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Saint Nicholas
12.20.2013 32109327065

“The West as well as the East acclaims and glorifies him. Wherever there are people, in the country and the town, in the villages, in the isles, in the furthest parts of the earth, his name is revered and churches are built in his honor… his favors, which know no limit of time and continue from age to age, are poured out over all the earth; the Scythians know them, as do the Indians and the barbarians, the Africans as well as the Italians.”

Fourth-century Orthodox Christian Saint Nicholas the Wondermaker was the patron saint of sailors, merchants, travelers, children, thieves, pirates, pawn shops, Russia, baked goods, prostitutes, badass Viking warriors, and the phone call from the governor that keeps the warden from frying your balls into Danish pancakes with eighty thousand volts of divine retribution.  He survived the cruelest tortures the Roman Empire had to offer, became a Bishop without ever having even been a priest, was worshipped as an analogue of Poseidon by Greek sailors for centuries after his death, and allegedly once cracked notorious heretic Arian in his stupid face with a fat knuckle sandwich because Nick was convinced that idiot would know the Holy Friggin’ Trinity if he ground it down into powder and smoked it along with whatever brand of back-alley street crack he was obviously already inhaling on a regular basis.

And when he wasn’t rolling through the Council of Nicea rocking the gobs of apostates with thunderous uppercuts, Saint Nick was so damn charitable that to this day his dead body literally excretes some kind of fluid that people rub on themselves or drink or something because they think it will cure their life-threatening diseases. 

Let’s see Santa Claus beat that.



It bears mentioning here that most of what we know about Saint Nicholas the Wondermaker is pretty suspect, since most of it was written several hundred years after he died and was jotted down by people who were already actively in the process of praying for Nick to intervene and make God do nice stuff for them.  Like, for instance, we can’t even confirm that he was even at the Council of Nicea, let alone that he ran up and shoryuken’ed the balls off Arian while 300 Bishops and the Emperor Constantine the Great stood there cheering like those hopefully-off-duty army guys who hang around in the background of Guile’s level in Street Fighter II.   But we can’t confirm that he didn’t do this either, and I’ll argue that the inclusion of an epic face-punch in the Saint Nicholas mythology is testament enough to how tough this dude was.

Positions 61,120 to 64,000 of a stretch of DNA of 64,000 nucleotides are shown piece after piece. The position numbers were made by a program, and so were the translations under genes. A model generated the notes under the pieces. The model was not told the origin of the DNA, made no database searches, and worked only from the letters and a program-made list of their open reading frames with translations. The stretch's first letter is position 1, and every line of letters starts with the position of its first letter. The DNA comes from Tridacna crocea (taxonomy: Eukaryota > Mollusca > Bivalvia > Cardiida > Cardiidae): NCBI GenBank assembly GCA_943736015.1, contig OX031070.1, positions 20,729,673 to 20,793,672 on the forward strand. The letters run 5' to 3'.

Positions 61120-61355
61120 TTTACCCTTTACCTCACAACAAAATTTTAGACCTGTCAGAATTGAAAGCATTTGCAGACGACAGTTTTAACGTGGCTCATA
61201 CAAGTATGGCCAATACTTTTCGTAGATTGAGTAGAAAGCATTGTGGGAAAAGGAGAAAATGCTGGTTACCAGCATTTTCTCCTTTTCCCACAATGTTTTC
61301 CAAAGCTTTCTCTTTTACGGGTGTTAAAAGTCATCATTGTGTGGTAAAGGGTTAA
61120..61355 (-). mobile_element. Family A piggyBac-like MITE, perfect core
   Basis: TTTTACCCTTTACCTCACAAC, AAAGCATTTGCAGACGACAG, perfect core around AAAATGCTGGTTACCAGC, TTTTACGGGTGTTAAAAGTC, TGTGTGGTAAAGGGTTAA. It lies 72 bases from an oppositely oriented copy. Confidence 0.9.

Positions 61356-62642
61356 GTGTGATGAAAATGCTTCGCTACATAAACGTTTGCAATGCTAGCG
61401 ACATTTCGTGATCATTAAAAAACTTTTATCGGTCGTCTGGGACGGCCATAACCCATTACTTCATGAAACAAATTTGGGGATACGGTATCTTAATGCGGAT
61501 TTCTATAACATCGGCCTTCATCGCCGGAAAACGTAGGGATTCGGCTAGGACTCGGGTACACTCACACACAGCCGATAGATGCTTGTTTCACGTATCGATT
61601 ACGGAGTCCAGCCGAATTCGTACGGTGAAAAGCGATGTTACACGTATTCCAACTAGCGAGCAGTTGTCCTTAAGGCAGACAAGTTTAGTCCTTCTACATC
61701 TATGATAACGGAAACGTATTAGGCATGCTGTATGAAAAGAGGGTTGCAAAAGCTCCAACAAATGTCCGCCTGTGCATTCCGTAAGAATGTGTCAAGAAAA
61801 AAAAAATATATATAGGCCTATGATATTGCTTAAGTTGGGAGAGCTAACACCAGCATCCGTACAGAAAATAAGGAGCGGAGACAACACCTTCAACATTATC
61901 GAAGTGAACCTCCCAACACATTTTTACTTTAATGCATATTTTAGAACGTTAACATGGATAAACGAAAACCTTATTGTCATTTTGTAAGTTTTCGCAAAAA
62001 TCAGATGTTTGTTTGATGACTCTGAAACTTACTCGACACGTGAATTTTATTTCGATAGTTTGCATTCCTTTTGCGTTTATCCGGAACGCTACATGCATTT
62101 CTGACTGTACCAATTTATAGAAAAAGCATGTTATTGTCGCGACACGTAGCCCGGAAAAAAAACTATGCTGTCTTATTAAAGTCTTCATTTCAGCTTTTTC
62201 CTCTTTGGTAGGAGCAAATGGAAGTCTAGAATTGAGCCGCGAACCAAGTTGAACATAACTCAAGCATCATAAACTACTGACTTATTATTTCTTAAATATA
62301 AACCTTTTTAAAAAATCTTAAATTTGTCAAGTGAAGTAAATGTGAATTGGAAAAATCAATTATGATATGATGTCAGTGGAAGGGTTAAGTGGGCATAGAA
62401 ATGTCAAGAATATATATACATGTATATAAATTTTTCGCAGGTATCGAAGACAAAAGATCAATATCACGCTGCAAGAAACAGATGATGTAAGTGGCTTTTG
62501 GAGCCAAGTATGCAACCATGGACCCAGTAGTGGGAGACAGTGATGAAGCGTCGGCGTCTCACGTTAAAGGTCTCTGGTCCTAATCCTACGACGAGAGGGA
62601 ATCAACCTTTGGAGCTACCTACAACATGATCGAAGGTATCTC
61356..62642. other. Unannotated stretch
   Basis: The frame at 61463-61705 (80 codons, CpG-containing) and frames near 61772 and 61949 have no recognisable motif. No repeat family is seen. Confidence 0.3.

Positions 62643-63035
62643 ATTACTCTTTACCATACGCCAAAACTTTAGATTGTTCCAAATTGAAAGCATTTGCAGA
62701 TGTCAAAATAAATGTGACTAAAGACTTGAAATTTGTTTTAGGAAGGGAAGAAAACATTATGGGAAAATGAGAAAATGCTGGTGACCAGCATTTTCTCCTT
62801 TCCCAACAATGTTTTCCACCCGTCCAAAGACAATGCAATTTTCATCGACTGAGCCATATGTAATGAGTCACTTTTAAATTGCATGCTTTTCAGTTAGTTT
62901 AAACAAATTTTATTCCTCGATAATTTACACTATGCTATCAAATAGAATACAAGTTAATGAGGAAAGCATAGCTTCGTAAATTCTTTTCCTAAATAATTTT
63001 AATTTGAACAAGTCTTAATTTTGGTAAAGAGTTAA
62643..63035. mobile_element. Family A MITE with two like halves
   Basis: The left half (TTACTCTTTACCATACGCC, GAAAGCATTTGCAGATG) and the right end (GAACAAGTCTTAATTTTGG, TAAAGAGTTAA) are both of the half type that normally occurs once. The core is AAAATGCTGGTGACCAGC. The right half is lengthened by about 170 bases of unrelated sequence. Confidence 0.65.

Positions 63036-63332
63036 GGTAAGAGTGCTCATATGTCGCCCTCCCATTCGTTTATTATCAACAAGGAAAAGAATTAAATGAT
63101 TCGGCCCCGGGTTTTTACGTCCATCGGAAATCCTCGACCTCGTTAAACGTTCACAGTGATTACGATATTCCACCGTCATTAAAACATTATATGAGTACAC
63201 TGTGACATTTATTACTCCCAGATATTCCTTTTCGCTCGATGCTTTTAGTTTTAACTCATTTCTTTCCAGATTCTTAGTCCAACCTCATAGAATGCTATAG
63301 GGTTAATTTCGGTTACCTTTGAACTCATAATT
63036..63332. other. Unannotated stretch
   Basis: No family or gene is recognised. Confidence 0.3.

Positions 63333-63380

Nick was born to a totally-loaded Greek family in Parara, a nice enough town on the coast of present-day Turkey.  When he was still a boy Nick’s parents contracted some weird like syndrome or something and unexpectedly beefed it, leaving Nicholas enough money to buy himself a Ferrari 458, wrap it around a telephone pole at 95 miles an hour, and then buy a second Ferrari and crash that into the flaming wreckage of his first one.  He opted not to do this, however, and instead he became a monk and gave every last piece of gold he had to charities, beggars, homeless people, orphans, single moms, sad-looking puppies, non-union manual laborers, down-on-their-luck street performers and half-dead liberal arts majors.



One day Nicholas was hanging out in the Mediterranean port city of Myra and all the Catholics there decided this guy was so cool and holy and stuff that he should be the Bishop, even though he was only like 20 years old, had never even been a priest and, quite possibly, might never have even been to Myra before.  But, who cares, he became the Bishop of Myra because he was good like that apparently.  Which was pretty cool until the Roman Emperor Diocletian suddenly decided he really hated Christians and had all the Bishops in the Roman Empire bound with chains, thrown into prison, and beaten repeatedly about the face and chest with red-hot pokers and other implements of cruel and unusual punishment until they couldn’t remember the difference between the Holy Ghost and a white-hot poker in the eye. 

Surviving a badass medieval Roman torture chamber for a few months was no party, but he was eventually saved from the dungeon of horrors when Diocletian abdicated the throne and new emperor Constantine the Great passed an Imperial Edict saying that Christianity was cool again.  Constantine let him go, and Saint Nicholas began Walking the Earth doing great things to help out anyone who needed his charitable assistance.  After his ordeal, one of Nick's main missions was to seek tolerance and justice for wrongfully-convicted prisoners, and on more than one occasions he rushed in and stopped an execution by grabbing the sword of the would-be executioner in dramatic fashion.  So now he's the patron saint of that too.



One of his first acts after his freedom was to help out this poor family in his town by becoming the Patron Saint of Huge Balls.